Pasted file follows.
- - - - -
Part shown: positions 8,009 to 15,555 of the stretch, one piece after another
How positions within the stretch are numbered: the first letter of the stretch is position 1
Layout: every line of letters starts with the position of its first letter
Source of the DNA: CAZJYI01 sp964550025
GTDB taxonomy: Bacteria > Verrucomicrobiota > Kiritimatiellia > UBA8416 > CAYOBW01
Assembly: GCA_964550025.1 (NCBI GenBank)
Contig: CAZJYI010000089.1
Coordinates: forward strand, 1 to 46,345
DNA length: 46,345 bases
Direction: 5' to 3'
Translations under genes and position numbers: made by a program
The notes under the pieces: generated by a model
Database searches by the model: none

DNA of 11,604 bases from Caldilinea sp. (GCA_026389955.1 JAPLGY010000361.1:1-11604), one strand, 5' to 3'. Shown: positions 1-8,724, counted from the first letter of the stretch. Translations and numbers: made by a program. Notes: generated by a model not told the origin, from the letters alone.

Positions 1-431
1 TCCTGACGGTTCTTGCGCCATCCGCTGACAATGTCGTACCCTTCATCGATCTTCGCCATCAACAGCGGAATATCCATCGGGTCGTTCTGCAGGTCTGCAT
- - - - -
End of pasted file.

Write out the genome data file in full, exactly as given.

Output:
Part shown: positions 8,009 to 15,555 of the stretch, one piece after another
How positions within the stretch are numbered: the first letter of the stretch is position 1
Layout: every line of letters starts with the position of its first letter
Source of the DNA: CAZJYI01 sp964550025
GTDB taxonomy: Bacteria > Verrucomicrobiota > Kiritimatiellia > UBA8416 > CAYOBW01
Assembly: GCA_964550025.1 (NCBI GenBank)
Contig: CAZJYI010000089.1
Coordinates: forward strand, 1 to 46,345
DNA length: 46,345 bases
Direction: 5' to 3'
Translations under genes and position numbers: made by a program
The notes under the pieces: generated by a model
Database searches by the model: none

DNA of 11,604 bases from Caldilinea sp. (GCA_026389955.1 JAPLGY010000361.1:1-11604), one strand, 5' to 3'. Shown: positions 1-8,724, counted from the first letter of the stretch. Translations and numbers: made by a program. Notes: generated by a model not told the origin, from the letters alone.

Positions 1-431
1 TCCTGACGGTTCTTGCGCCATCCGCTGACAATGTCGTACCCTTCATCGATCTTCGCCATCAACAGCGGAATATCCATCGGGTCGTTCTGCAGGTCTGCAT